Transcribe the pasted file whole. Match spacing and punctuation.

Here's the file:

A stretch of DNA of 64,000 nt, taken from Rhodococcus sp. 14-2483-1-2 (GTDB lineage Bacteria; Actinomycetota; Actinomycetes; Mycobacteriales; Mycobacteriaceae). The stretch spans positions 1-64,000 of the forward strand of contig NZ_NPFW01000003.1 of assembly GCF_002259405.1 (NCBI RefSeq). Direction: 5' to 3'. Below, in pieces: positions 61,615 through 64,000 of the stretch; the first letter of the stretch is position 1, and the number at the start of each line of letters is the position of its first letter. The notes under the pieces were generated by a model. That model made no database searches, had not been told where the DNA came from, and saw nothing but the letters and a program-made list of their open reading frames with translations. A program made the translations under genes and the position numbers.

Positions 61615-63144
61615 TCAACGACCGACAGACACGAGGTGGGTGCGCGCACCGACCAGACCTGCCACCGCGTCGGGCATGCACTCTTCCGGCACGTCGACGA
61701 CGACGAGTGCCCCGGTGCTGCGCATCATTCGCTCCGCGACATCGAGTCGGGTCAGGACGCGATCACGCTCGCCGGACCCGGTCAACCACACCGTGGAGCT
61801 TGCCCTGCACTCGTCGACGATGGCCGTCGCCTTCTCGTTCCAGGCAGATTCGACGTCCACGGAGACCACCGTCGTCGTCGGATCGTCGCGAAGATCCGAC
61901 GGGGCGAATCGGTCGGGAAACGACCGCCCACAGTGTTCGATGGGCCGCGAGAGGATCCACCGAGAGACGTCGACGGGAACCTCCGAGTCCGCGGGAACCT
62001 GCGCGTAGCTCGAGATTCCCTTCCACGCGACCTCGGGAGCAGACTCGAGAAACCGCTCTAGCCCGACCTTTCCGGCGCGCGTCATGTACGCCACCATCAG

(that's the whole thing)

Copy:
A stretch of DNA of 64,000 nt, taken from Rhodococcus sp. 14-2483-1-2 (GTDB lineage Bacteria; Actinomycetota; Actinomycetes; Mycobacteriales; Mycobacteriaceae). The stretch spans positions 1-64,000 of the forward strand of contig NZ_NPFW01000003.1 of assembly GCF_002259405.1 (NCBI RefSeq). Direction: 5' to 3'. Below, in pieces: positions 61,615 through 64,000 of the stretch; the first letter of the stretch is position 1, and the number at the start of each line of letters is the position of its first letter. The notes under the pieces were generated by a model. That model made no database searches, had not been told where the DNA came from, and saw nothing but the letters and a program-made list of their open reading frames with translations. A program made the translations under genes and the position numbers.

Positions 61615-63144
61615 TCAACGACCGACAGACACGAGGTGGGTGCGCGCACCGACCAGACCTGCCACCGCGTCGGGCATGCACTCTTCCGGCACGTCGACGA
61701 CGACGAGTGCCCCGGTGCTGCGCATCATTCGCTCCGCGACATCGAGTCGGGTCAGGACGCGATCACGCTCGCCGGACCCGGTCAACCACACCGTGGAGCT
61801 TGCCCTGCACTCGTCGACGATGGCCGTCGCCTTCTCGTTCCAGGCAGATTCGACGTCCACGGAGACCACCGTCGTCGTCGGATCGTCGCGAAGATCCGAC
61901 GGGGCGAATCGGTCGGGAAACGACCGCCCACAGTGTTCGATGGGCCGCGAGAGGATCCACCGAGAGACGTCGACGGGAACCTCCGAGTCCGCGGGAACCT
62001 GCGCGTAGCTCGAGATTCCCTTCCACGCGACCTCGGGAGCAGACTCGAGAAACCGCTCTAGCCCGACCTTTCCGGCGCGCGTCATGTACGCCACCATCAG